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Omaha Magazine

The Bat-Bull of West Omaha

Jan 22, 2019 11:43AM ● By Jason Fox

Bruce Wayne zips a charcoal grey Lamborghini Murciélago through the streets during a scene in The Dark Night racy enough to make anyone’s heart pound.

It certainly did that with Omahan Sean Glassman, who previously saw the car when he, along with the rest of the world, first took notice of the Italian sports car in the 2005 film Batman Begins. The movie franchise started a vehicular love affair for Glassman.

“Murciélago means ‘bat’ in Spanish,” Glassman explains. Although the auto line was not named for the caped crusader. Lamborghini names their cars after famous fighting bulls. The bull Murciélago reportedly received more than 24 stabs during a fight in 1879 and survived.

Glassman continued to watch video of Murciélagos outside of the movie theater. “Just seeing that car and then watching videos of it on YouTube. The sound of it…I was just absolutely obsessed with it,” he says.

It was no surprise, when, several years later, Glassman found himself owning a version of the aurally seductive, Italian, V12-powered vehicle. More precisely, he bought a Lamborghini Murciélago LP-640 Roadster in Arancio Atlas (Arancio is Italian for “orange”).

Sean Glassman's Lamborghini Murcielago in front of garage door

Glassman, who is creating the company Blue Steel Investments when he’s not patrolling downtown as a nine-year veteran of the Omaha Police Department, acquired the car nearly two years ago from a Baltimore-area dentist. Originally, this Lambo was owned by Ed Bolian, VINwiki CEO and an exotic car specialist. This provenance, along with the car’s specifications, persuaded Glassman to pull the trigger after several years of searching.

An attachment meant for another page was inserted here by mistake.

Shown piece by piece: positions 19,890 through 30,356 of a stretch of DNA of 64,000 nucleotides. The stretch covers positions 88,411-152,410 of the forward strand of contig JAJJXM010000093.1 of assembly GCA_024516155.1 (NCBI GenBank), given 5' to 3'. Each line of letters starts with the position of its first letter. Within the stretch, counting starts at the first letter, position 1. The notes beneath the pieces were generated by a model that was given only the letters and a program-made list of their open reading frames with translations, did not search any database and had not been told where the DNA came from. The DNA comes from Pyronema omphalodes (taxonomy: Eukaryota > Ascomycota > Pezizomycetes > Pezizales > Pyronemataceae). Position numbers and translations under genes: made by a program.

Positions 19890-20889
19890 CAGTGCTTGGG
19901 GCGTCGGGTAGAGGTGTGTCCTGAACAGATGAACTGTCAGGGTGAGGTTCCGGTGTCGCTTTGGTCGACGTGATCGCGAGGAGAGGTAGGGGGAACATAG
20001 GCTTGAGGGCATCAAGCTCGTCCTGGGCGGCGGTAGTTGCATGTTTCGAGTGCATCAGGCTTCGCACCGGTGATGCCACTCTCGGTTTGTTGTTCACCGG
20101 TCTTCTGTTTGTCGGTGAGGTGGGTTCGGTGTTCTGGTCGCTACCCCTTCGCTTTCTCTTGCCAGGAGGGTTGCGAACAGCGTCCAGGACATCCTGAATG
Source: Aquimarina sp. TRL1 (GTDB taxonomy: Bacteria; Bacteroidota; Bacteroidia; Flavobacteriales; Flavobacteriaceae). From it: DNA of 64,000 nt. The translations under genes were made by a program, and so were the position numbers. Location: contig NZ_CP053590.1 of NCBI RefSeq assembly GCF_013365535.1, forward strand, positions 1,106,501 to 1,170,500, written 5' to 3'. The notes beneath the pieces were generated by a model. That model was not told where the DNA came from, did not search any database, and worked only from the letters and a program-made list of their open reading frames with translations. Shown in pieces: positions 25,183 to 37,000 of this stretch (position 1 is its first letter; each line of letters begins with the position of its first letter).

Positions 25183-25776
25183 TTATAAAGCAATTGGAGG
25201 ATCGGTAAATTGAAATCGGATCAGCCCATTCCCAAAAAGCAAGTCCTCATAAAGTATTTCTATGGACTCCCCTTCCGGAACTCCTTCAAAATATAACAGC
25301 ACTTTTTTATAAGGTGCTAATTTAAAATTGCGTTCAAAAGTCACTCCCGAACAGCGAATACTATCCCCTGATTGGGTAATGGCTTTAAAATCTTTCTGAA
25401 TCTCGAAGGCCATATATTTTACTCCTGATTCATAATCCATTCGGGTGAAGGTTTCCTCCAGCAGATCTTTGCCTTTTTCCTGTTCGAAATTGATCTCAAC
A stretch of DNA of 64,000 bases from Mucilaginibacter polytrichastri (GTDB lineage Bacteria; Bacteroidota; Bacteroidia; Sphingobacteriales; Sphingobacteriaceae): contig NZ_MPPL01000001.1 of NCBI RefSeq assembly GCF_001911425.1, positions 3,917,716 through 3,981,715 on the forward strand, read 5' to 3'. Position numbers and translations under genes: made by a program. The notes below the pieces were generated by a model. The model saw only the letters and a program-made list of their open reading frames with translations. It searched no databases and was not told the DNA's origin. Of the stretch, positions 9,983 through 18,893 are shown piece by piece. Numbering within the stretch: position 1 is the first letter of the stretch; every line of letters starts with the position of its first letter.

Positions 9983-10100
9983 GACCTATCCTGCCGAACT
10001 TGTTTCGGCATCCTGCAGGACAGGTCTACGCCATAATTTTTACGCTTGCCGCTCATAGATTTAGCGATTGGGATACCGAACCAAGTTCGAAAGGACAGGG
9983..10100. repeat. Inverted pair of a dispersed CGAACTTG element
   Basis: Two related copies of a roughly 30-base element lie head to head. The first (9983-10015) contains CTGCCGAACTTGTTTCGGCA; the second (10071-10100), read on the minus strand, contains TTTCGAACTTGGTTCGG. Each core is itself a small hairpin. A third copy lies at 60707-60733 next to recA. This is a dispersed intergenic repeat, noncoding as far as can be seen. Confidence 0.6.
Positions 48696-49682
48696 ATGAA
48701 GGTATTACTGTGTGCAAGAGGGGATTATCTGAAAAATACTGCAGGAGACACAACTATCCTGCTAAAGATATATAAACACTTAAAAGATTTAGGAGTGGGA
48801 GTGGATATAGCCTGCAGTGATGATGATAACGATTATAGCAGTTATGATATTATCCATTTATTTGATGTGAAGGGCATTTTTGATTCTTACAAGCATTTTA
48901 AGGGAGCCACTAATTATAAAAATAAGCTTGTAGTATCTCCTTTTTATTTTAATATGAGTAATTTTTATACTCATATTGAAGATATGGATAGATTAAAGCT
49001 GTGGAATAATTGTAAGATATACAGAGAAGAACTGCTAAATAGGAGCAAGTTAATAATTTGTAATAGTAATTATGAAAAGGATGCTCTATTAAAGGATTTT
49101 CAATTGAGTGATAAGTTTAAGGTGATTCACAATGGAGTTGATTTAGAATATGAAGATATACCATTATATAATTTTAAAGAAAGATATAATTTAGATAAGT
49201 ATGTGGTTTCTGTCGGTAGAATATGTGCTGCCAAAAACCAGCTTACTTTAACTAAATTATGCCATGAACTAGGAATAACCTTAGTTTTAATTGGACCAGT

“I knew it came from good hands and it was well cared for. It was the exact spec that I wanted on the car, and I paid a little bit more because of it,” Glassman revealed. “But I’m totally fine with that.” Though he won’t disclose the final purchase price for the car—one of only 300 or so that exist worldwide—Glassman did attest that the amount was “worth every penny.” Online vehicle sales sites show the vehicle selling for $150,000 and more, with one owner in Washington wanting nearly $500,000 for a rare edition.

Glassman grew up a gearhead and would eventually get into buying and selling cars during the few years he spent in California as a fitness model in the mid-2000s. When he returned to Omaha in 2008, he partnered with a pair of firefighter friends to start their own dealership, SS Rides & Motorsports. His intial steps into exotic car ownership included Dodge Vipers and a Ferrari or two (an F430 currently shares garage space with the Murciélago), but the latest car to steal his heart was the Murciélago.

Photo of engine, Sean Glassman's Lamborghini Murcielago

The car has run well for him to date. Glassman claims he has yet to experience any major problems with his 631-horsepower topless brute, explaining, “These engines are built for racing. They’re built to endure some really intense thrashing and keep running.”

While he’s not afraid to put actual miles on his exotics, Glassman admits the Lamborghini—with its wide girth and slam-bang automated transmission—was never meant to play the part of grocery getter (that duty falls to his pickup truck). Nonetheless, he appreciates his personal Batmobile. “It’s such an event to drive,” he enthused. “It’s unique in so many ways and unlike any car I’ve ever driven. That’s why I love it.”

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This article was printed in the February/March 2019 edition of B2B. To receive the magazine, click here to subscribe.

Rear end shot of Sean Glassman's Lamborghini Murcielago